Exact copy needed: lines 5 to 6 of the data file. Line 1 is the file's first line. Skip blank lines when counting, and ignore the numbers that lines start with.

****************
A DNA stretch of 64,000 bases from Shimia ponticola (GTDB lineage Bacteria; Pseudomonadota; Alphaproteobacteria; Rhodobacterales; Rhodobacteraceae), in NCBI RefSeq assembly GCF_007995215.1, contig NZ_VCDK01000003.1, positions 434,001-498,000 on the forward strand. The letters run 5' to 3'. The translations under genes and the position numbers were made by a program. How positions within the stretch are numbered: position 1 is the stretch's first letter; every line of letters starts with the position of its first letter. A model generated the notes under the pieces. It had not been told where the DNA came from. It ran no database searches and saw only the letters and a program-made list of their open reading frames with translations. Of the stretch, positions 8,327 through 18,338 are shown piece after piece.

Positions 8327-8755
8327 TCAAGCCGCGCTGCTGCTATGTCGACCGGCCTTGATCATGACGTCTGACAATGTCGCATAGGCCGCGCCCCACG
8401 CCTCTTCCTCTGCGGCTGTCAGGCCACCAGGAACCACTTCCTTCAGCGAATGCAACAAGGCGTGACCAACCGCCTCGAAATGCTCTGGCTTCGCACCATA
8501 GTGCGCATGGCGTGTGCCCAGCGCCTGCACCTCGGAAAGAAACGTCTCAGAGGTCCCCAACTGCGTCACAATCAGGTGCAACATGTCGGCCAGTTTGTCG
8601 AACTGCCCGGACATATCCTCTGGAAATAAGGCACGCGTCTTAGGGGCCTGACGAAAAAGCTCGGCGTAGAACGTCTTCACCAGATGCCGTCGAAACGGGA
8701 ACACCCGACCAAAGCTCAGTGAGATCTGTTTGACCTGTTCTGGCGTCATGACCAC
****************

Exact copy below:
8501 GTGCGCATGGCGTGTGCCCAGCGCCTGCACCTCGGAAAGAAACGTCTCAGAGGTCCCCAACTGCGTCACAATCAGGTGCAACATGTCGGCCAGTTTGTCG
8601 AACTGCCCGGACATATCCTCTGGAAATAAGGCACGCGTCTTAGGGGCCTGACGAAAAAGCTCGGCGTAGAACGTCTTCACCAGATGCCGTCGAAACGGGA